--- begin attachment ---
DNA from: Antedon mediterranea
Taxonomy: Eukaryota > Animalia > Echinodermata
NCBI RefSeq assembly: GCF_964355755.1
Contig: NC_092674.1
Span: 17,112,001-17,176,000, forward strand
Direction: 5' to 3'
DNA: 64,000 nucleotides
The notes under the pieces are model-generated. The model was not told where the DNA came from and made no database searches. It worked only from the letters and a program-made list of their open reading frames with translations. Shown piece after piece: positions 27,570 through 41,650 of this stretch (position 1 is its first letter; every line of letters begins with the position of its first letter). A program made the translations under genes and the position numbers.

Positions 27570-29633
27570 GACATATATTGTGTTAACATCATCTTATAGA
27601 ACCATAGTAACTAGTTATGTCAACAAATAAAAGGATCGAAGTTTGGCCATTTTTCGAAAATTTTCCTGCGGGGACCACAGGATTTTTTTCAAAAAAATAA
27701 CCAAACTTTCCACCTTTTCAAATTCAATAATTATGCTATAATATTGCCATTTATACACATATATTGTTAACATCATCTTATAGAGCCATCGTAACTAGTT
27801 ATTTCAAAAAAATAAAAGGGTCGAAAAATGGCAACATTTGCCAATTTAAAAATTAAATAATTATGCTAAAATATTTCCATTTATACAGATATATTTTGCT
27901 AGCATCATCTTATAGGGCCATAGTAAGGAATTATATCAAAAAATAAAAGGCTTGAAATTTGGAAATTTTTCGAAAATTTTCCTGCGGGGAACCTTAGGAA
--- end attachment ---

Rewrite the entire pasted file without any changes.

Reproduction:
DNA from: Antedon mediterranea
Taxonomy: Eukaryota > Animalia > Echinodermata
NCBI RefSeq assembly: GCF_964355755.1
Contig: NC_092674.1
Span: 17,112,001-17,176,000, forward strand
Direction: 5' to 3'
DNA: 64,000 nucleotides
The notes under the pieces are model-generated. The model was not told where the DNA came from and made no database searches. It worked only from the letters and a program-made list of their open reading frames with translations. Shown piece after piece: positions 27,570 through 41,650 of this stretch (position 1 is its first letter; every line of letters begins with the position of its first letter). A program made the translations under genes and the position numbers.

Positions 27570-29633
27570 GACATATATTGTGTTAACATCATCTTATAGA
27601 ACCATAGTAACTAGTTATGTCAACAAATAAAAGGATCGAAGTTTGGCCATTTTTCGAAAATTTTCCTGCGGGGACCACAGGATTTTTTTCAAAAAAATAA
27701 CCAAACTTTCCACCTTTTCAAATTCAATAATTATGCTATAATATTGCCATTTATACACATATATTGTTAACATCATCTTATAGAGCCATCGTAACTAGTT
27801 ATTTCAAAAAAATAAAAGGGTCGAAAAATGGCAACATTTGCCAATTTAAAAATTAAATAATTATGCTAAAATATTTCCATTTATACAGATATATTTTGCT
27901 AGCATCATCTTATAGGGCCATAGTAAGGAATTATATCAAAAAATAAAAGGCTTGAAATTTGGAAATTTTTCGAAAATTTTCCTGCGGGGAACCTTAGGAA